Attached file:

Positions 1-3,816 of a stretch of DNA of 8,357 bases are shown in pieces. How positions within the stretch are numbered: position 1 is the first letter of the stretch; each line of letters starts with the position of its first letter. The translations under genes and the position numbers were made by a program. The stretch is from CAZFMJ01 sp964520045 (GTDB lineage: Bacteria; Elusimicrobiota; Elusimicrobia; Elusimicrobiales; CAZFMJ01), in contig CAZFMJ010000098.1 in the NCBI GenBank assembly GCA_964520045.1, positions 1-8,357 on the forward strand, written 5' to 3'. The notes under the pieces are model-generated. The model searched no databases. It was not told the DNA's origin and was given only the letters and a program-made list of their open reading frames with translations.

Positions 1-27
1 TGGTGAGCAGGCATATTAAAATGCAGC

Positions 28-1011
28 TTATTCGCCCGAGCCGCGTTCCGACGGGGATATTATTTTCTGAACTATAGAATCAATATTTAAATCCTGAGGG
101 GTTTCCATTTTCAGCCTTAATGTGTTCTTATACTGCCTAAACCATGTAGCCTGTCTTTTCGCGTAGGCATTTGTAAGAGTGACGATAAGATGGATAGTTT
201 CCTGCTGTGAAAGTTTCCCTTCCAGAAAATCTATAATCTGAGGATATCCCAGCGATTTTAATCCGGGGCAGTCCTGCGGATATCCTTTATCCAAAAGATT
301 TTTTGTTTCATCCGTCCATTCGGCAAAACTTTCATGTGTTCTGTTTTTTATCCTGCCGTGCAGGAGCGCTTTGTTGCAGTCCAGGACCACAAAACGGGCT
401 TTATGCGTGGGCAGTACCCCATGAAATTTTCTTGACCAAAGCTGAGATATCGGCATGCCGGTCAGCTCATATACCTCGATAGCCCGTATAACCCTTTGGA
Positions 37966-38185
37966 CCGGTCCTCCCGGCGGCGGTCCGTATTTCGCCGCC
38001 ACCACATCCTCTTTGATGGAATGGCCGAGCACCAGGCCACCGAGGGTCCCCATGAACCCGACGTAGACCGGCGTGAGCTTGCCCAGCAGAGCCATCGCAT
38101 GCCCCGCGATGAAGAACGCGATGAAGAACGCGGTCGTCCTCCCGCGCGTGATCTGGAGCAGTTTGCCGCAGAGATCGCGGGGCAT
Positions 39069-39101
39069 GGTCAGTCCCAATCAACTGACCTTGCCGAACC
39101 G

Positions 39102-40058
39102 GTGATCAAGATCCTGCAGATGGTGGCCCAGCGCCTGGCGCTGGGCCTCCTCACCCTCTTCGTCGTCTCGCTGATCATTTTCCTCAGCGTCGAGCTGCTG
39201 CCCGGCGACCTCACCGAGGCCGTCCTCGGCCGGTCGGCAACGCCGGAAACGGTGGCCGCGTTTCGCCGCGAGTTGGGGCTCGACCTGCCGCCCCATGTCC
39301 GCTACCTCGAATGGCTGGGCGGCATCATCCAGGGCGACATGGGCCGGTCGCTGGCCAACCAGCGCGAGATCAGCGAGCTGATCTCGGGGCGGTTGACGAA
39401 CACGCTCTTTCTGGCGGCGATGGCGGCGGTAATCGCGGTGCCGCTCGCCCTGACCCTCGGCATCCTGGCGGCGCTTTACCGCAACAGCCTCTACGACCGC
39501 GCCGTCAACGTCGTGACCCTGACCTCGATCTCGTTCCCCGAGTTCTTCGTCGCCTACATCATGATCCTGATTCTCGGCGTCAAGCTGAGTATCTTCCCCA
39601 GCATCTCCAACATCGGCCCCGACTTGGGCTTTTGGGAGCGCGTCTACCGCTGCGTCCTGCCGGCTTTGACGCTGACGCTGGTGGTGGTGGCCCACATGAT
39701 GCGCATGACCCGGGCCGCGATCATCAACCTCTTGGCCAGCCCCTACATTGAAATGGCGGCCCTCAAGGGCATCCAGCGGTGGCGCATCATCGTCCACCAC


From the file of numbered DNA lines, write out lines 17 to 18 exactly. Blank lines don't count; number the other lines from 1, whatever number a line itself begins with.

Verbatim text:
Positions 39102-40058
39102 GTGATCAAGATCCTGCAGATGGTGGCCCAGCGCCTGGCGCTGGGCCTCCTCACCCTCTTCGTCGTCTCGCTGATCATTTTCCTCAGCGTCGAGCTGCTG